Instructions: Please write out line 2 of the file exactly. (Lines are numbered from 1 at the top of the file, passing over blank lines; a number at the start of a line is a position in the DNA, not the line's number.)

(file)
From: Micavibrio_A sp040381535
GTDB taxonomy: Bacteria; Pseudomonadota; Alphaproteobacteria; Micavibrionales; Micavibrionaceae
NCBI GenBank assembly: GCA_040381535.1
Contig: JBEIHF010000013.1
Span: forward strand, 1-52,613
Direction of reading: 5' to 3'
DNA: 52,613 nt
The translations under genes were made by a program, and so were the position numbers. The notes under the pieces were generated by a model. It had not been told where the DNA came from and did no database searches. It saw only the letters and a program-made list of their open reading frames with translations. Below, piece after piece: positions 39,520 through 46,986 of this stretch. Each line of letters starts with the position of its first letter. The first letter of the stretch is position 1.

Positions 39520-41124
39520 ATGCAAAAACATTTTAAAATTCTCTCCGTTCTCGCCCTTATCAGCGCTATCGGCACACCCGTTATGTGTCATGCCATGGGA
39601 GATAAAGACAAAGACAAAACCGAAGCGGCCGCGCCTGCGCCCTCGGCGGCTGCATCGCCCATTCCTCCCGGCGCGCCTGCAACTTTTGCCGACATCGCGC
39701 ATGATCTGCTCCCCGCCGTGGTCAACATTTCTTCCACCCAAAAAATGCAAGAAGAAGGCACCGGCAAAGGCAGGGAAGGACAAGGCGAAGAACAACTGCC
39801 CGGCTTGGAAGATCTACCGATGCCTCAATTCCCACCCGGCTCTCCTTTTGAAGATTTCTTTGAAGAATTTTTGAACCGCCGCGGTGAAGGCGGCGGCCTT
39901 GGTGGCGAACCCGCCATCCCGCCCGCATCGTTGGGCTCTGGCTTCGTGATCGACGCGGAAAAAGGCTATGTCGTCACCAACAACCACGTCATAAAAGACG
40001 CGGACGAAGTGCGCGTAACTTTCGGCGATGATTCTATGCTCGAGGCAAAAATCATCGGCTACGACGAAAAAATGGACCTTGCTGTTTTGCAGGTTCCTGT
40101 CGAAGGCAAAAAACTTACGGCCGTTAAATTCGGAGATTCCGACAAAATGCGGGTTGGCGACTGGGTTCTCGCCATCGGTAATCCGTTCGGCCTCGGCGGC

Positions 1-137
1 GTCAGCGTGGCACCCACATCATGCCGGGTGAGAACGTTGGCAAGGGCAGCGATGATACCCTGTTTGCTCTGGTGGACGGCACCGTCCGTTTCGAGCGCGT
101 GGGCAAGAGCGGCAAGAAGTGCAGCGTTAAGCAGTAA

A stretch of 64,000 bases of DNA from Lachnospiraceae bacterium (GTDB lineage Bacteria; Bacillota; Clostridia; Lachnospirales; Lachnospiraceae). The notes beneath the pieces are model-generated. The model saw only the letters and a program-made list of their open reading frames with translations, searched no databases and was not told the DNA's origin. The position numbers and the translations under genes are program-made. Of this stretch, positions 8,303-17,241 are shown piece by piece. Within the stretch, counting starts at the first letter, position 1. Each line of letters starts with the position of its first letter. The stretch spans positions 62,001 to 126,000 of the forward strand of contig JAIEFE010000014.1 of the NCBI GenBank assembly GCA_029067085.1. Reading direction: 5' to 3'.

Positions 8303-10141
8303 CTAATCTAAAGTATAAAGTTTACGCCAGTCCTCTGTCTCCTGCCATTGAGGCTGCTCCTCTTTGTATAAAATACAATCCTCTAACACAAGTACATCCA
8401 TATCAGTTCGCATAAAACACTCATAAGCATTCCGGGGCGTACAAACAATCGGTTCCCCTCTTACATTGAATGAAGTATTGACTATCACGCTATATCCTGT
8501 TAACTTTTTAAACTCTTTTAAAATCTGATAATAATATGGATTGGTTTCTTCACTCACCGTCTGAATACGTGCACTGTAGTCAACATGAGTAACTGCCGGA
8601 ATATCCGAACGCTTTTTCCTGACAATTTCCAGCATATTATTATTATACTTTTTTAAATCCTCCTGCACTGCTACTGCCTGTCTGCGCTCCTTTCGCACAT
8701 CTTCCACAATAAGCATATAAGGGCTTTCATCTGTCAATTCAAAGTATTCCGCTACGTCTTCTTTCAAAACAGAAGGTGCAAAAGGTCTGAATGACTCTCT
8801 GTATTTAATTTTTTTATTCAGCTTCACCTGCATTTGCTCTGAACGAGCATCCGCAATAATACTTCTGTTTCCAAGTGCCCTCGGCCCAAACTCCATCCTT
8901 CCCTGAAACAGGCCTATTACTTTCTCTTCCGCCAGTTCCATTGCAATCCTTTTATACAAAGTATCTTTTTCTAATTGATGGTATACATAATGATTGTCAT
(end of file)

GTDB taxonomy: Bacteria; Pseudomonadota; Alphaproteobacteria; Micavibrionales; Micavibrionaceae